District judge James Robart issued an order Friday night that blocked a Seattle law prohibiting police from using pepper spray and other counterinsurgency weapons. Although the court calls it “very temporary”, it is also very doubtful from a constitutional perspective. I do not see the authority of a federal judge to prevent the city of Seattle from determining which equipment and devices may be used by its own officials, particularly in response to the federal government's objections to government policies. In my opinion, the court is not empowered to make such a political decision, not even on a "very temporary" basis. Update: Another federal judge made a more credible decision than denied the Oregon Attorney General's request to set limits on federal officials. The Attorney General's filing in Oregon was long and rhetorical.
The Seattle City Council unanimously passed the new law last month and has been judged by many to be at risk for its own officials. Many Seattle officials have been injured by rioters.
However, this is a political judgment that must be made by elected officials and not by an unelected federal judge. In addition, the Justice Department's objection of how the city equips and directs its own police force is an interference with decision-making at local and state levels.
Even if I disagree with court decisions, I usually have an idea of the legal basis for the claim to authority or the decision of the court. I honestly have no idea about Judge Robart's reasoning. He only told a city that it could not refuse to use certain forms of non-lethal violence and could not determine how its officials would react to mass protests.
This would be less controversial if the court found that the city's laws or policies were unconstitutional to promote abusive arrests or practices. This was not a policy that resulted in illegal arrests or denial of constitutional rights. It was not a contractual dispute or a breach of an enforceable agreement with the federal government. This was intended to protect citizens from mass demonstrations. I don't really agree with politics, but I'm not a member of the Seattle City Council. Nor did Judge Robart.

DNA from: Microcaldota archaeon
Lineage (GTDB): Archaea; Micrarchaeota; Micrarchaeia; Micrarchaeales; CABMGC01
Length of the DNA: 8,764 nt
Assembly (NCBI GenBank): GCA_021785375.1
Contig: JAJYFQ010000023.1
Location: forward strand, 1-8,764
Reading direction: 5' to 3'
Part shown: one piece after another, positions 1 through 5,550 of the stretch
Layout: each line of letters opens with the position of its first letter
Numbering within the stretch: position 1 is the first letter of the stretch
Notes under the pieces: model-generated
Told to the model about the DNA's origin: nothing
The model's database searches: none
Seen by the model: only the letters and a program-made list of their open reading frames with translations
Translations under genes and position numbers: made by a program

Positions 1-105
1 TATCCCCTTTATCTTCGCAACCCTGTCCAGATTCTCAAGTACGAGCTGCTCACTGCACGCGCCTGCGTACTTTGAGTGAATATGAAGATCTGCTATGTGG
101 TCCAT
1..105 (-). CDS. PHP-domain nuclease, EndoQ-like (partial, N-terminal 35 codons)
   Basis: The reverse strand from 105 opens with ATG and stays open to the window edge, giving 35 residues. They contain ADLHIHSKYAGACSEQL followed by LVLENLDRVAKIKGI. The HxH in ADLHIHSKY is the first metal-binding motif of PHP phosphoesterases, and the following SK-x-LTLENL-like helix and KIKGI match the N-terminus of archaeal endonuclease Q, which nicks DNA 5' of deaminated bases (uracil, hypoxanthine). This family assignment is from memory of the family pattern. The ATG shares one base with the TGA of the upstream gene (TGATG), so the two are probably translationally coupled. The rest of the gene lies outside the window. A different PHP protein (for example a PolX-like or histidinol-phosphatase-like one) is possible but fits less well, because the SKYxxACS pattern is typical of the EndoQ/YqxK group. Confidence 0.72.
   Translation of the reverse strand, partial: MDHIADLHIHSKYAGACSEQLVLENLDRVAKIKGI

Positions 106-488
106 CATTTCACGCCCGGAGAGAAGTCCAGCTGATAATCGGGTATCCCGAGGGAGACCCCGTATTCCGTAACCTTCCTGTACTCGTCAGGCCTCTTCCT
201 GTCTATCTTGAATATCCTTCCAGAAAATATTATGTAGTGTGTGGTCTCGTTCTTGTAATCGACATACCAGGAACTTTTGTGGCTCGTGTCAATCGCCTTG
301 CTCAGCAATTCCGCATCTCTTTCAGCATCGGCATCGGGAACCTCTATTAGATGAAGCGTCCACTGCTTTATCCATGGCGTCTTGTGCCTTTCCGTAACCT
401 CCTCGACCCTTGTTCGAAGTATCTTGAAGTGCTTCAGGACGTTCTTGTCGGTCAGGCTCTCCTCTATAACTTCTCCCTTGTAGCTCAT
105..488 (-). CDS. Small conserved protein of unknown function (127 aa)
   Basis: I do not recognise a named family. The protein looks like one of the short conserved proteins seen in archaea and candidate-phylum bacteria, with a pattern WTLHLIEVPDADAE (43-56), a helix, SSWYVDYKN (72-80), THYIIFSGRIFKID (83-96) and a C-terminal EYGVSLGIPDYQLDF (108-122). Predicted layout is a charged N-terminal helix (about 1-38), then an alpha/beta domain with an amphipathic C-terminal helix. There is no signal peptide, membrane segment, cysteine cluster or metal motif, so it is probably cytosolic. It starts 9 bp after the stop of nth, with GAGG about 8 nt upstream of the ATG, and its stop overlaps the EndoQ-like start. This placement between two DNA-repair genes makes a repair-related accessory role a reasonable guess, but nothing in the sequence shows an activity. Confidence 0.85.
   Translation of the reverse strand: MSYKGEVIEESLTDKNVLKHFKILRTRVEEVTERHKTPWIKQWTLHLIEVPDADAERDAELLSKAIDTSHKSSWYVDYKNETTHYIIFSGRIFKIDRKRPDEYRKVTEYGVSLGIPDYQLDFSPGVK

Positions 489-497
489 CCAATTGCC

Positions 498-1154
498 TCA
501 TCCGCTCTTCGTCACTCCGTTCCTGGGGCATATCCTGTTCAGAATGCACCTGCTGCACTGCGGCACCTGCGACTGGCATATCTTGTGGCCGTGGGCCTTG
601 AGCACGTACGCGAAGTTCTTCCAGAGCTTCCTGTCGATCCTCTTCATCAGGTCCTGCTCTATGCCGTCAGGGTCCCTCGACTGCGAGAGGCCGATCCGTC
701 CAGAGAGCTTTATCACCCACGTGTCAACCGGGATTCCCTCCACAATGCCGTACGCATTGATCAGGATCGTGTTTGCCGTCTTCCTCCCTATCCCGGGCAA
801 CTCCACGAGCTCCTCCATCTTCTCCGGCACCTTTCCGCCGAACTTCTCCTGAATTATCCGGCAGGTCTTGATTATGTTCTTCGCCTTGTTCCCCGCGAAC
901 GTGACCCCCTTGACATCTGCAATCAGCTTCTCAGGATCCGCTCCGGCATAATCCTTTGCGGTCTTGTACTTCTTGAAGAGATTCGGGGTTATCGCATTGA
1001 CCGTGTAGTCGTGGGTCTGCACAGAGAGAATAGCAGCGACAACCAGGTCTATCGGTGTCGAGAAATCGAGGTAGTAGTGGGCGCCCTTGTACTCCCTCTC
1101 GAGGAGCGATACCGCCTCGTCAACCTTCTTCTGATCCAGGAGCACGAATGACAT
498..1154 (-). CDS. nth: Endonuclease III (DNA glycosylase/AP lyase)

Judge Robart looked rather casual due to his order. He said he wanted the federal government and the city to have productive discussions. According to the Times, he added, "I urge all of you to use this as an opportunity to find out where we are and where we are going. I cannot tell you today whether explosion balls are a good idea or a bad idea, but I do know I approved it a long time ago. "
Again, it doesn't matter whether the court thinks that explosion balls are "a good idea". They are widely used non-lethal devices. As I recently discussed in my testimony in Congress on the controversy surrounding the protests in Lafayette Park, they have been restricted by courts to protect initial adjustment activities and excessive use of violence.
Again, I do not see this as the basis for imposing a discretionary decision on a city about the correct use of violence in mass demonstration cases.
As temporary as this order may be, it cannot be temporary enough.